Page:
What should be done to the internal enemies residing in Kashmir? We have been too soft on them, at the nation’s cost. It’s time this changes, not symbolically but drastically.
The Pulwama terror strike has angered the country and there are demands for befitting retribution, including the military. But there are some pacifists who, even now, favor a calmer approach — which essentially means that India should not take military action but merely depend on diplomatic efforts to counter Pakistan. Shockingly, there are also those who advocate, even in the backdrop of the dastardly attack, a scaling down of military action within Kashmir too. In this context, it would be informative to recall what Jawaharlal Nehru had said in a letter to Sardar Vallabhbhai Patel in June 1948. Although a pacifist, Nehru had referred to the great role the Indian Armed Forces had been playing in the region and the need for them to triumph over the enemy.
Today, there are elements in Kashmir who sing Pakistan’s tune, and they are being utilized by the enemy across the border. And such people are numerically more in number than those in the entire country put together.
The then Prime Minister had said: “ My dear Vallabhbhai — We fight to win and break the enemy. They fight to harass and annoy and cause us injury.” He also referred to the State forces in a not good light. And although his remark was prompted by his dislike for Maharaja Hari Singh who was the constitutional head then, it reflected on the necessity of the Army to keep pushing forcefully. He stated, “The only way to pull them (State forces) up is for the Indian Army to take complete control over these forces.”
The situation today is as bad. The Indian Army is being vilified by vested interests in Kashmir valley. It is not supposed to retaliate with the force that is needed when faced with mobs which hamper anti-terror operations. It is not supposed to fully implement security measures for fear that they would displease the Kashmiris there. One of the reasons for the Pulwama suicidal incident, in which about 40 Indian soldiers lost their lives, was that a private vehicle which had come into the convoy of CRPF personnel was not intercepted earlier. The interception of private vehicles in such cases had been discontinued when the Mehbooba Mufti government was in power, on the pretext that such checks anger the common citizens.
Nehru had squarely laid the blame for the grim situation in Kashmir at the Maharaja’s doorstep. But he was not willing to acknowledge the mischief that Sheikh Abdullah had been resorting to, with a view to winning his petty battle with the Maharaja. Sheikh Abdullah’s politics was significantly responsible for the mess in the valley. In a letter that Sardar Patel wrote to Nehru, the former came down hard on the Sheikh’s decision to hold a media briefing to vent his anger against the Maharaja. The Sardar told Nehru that it was “undignified and constitutionally improper for a Prime Minister (a title which Sheikh Abdullah held then of the State) to attack the constitutional head of his administration, knowing fully well that the latter is not in a position to defend himself or to retaliate.” Patel was also angered by Sheikh Abdullah’s insinuation that the Maharaja was exploiting his “strong friends” in India or that “he could buy friends”.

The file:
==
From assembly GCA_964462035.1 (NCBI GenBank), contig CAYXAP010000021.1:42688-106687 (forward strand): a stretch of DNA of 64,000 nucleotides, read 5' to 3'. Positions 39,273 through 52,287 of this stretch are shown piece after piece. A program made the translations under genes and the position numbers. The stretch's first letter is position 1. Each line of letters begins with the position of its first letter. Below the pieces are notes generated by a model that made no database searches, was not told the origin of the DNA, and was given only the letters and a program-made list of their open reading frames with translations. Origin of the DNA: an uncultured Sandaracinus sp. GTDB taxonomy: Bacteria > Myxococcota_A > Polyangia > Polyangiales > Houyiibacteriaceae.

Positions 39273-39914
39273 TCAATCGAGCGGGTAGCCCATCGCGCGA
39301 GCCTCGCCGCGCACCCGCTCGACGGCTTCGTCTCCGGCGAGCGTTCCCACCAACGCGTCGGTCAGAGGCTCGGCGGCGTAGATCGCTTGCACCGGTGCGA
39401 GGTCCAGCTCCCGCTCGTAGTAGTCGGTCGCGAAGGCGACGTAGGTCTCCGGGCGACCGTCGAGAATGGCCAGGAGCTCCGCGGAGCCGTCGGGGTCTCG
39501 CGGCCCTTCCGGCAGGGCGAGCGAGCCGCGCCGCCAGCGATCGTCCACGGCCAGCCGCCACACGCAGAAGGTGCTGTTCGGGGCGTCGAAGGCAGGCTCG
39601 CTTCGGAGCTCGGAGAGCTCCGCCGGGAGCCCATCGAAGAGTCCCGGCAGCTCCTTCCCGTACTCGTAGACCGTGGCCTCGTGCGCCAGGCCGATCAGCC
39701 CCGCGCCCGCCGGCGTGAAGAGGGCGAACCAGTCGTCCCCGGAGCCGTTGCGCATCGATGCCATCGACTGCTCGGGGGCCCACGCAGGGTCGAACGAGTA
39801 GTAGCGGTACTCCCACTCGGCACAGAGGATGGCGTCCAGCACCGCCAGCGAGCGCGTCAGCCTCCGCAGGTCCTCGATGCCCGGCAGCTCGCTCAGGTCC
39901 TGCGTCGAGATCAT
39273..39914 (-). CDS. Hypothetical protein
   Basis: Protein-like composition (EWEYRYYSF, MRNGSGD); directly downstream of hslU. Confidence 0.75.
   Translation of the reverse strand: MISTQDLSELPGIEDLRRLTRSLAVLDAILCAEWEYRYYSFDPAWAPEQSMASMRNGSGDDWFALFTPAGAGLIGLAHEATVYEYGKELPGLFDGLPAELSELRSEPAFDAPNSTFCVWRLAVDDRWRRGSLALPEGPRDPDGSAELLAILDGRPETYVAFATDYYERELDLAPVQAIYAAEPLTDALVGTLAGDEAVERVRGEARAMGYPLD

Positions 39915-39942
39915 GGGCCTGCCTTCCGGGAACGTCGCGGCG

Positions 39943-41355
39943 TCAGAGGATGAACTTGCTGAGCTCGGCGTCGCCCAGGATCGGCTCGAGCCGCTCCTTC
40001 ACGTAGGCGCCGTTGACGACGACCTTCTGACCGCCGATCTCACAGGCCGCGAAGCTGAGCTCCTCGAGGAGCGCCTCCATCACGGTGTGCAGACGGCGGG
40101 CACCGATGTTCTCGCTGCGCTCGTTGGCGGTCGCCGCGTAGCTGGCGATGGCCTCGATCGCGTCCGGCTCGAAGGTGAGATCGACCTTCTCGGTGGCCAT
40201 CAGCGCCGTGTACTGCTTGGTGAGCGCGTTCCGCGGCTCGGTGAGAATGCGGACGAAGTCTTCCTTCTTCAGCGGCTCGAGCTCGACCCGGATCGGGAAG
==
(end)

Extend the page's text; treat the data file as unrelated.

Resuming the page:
Yet another point that Sardar Patel made in that same letter is interesting, given the present context. “ Sheikh Sahib has also referred to certain people in India who believe in surrendering Kashmir to Pakistan. I should like to be enlightened who they are. As far as my information goes, there are many more of such people in Jammu and Kashmir State than in the whole of India put together.” Today, there are elements in Kashmir who sing Pakistan’s tune, and they are being utilized by the enemy across the border. And such people are numerically more in number than those in the entire country put together.
Patel was blunt in his assessment of the Sheikh’s conduct. He wrote to him: “Either the difficulties which you experience in India are formidable or they are not. If they are formidable, we have the right to be told what they are before you take the public into confidence. If they are not, they are hardly worthy of public notice.” Now, recall the statements that are frequently made today by leaders of mainstream regional parties that have a base in Kashmir — Kashmiris are unhappy with the Indian state; if India does not mend its ways, Kashmir could go to Pakistan; the Indian forces are killing innocent Kashmiris, etc.
Nehru’s blunders on Kashmir have been well recorded, but it was his unstinted support to Sheikh Abdullah — who had begun to talk of an ‘independent Kashmir’ after initially being a strong votary of its ‘accession’ to India, that encouraged the latter to play his politics which contributed to the worsening situation; later, the PDP led first by Mufti Mohammad Sayeed and later by Mehboob Mufti, followed suit.
As things stand today, Pakistan can be, and possibly will be, adequately taken care of. The question is: What should be done to the internal enemies residing in Kashmir? We have been too soft on them, at the nation’s cost. It’s time this changes, not symbolically but drastically.
1. The views expressed here are those of the author and do not necessarily represent or reflect the views of PGurus.